Funding isn’t there to rebuild partially-collapsed I-5 bridge in Washington
| May 28, 2013
Despite the increased attention it has given to the problem, the aftermath of a partial collapse of a bridge on Interstate 5 spanning the Skagit River in Washington state also underscores the dearth of solutions the U.S. has for its aging infrastructure and lack of funding.
Last Thursday, a section of the 58-year-old bridge collapsed after being struck by a truck carrying an oversized load. Three were sent into the river below and suffered minor injuries. Luckily, no one was killed.
But as the New York Times reports, in addition to the extra cost the inconvenience of a detour will cause the more than 67,000 drivers that cross the bridge every day, fixing the bridge could also detour funds that would have gone to another aging Washington bridge on the same Interstate spanning the Columbia River.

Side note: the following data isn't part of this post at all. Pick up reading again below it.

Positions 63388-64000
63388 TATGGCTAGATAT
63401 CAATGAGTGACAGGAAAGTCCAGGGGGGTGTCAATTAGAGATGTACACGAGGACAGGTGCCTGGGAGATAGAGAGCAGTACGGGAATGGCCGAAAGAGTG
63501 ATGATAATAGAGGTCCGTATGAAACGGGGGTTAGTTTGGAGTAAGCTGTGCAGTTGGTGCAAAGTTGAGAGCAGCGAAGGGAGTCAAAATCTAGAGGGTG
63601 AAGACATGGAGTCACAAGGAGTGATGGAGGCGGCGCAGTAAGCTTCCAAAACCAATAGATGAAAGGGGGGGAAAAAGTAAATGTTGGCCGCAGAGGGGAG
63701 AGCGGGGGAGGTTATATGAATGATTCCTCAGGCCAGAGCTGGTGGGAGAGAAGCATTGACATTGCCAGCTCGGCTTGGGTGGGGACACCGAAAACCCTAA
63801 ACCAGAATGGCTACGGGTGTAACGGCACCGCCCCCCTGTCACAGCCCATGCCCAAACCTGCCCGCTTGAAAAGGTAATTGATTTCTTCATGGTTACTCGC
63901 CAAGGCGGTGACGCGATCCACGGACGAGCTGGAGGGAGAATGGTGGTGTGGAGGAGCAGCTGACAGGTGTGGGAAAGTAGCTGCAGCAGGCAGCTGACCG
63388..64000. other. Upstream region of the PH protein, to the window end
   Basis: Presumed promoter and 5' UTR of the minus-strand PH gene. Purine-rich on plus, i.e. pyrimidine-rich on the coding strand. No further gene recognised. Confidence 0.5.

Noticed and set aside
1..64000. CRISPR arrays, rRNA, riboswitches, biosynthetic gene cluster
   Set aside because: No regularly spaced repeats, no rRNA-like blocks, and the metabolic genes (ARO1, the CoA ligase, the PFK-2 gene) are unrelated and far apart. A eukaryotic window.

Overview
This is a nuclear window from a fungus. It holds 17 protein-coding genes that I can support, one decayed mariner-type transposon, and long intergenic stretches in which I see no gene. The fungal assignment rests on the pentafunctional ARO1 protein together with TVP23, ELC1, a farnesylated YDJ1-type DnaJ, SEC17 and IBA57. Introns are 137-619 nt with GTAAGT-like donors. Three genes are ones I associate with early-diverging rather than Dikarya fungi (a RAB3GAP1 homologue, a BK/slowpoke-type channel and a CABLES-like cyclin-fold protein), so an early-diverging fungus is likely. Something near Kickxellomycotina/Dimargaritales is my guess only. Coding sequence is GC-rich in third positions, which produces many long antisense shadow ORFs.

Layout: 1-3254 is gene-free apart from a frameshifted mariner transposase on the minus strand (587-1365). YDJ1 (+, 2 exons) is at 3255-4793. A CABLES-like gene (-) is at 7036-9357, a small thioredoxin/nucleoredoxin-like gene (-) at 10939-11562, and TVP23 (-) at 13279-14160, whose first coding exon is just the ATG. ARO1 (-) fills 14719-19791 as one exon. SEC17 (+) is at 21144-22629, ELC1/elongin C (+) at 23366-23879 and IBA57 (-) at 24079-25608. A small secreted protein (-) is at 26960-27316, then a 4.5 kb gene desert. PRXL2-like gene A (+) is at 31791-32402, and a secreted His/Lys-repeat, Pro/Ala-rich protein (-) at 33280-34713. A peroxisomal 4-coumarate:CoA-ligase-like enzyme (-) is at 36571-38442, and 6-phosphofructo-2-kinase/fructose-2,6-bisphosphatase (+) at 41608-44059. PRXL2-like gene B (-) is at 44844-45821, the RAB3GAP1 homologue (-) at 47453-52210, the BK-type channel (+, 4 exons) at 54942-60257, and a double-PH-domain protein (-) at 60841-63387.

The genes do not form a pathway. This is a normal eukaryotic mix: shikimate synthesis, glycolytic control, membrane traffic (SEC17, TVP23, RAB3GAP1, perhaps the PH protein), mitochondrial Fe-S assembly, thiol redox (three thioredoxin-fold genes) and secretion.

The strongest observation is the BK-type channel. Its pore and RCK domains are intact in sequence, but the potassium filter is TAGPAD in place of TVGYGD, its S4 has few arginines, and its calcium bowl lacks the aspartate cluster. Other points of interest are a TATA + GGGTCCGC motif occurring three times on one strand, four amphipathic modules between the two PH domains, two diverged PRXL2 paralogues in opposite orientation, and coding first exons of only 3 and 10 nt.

Then there’s the fact that the bridge, though very old, has not been ruled structurally unsound. It’s been ruled “functionally obsolete,” which means that it has an outdated design—it’s low clearance being the main example. Because of that, the state doesn’t plan on rebuilding the entire bridge. It can’t because the funding simply isn’t there.
Instead, only the collapsed portion will be rebuilt. Today, according to our sister site Better Roads, U.S. Transportation Secretary Ray LaHood announced that the federal government is supplying $1 million in emergency funding. However, that money will be used toward the installation of temporary bridges over the river and repairs to the existing bridge.
Washington Gov. Jay Inslee summed up the state’s frustration with the situation nicely, saying, “It shouldn’t take an oversize load to let us know we have an oversized problem.”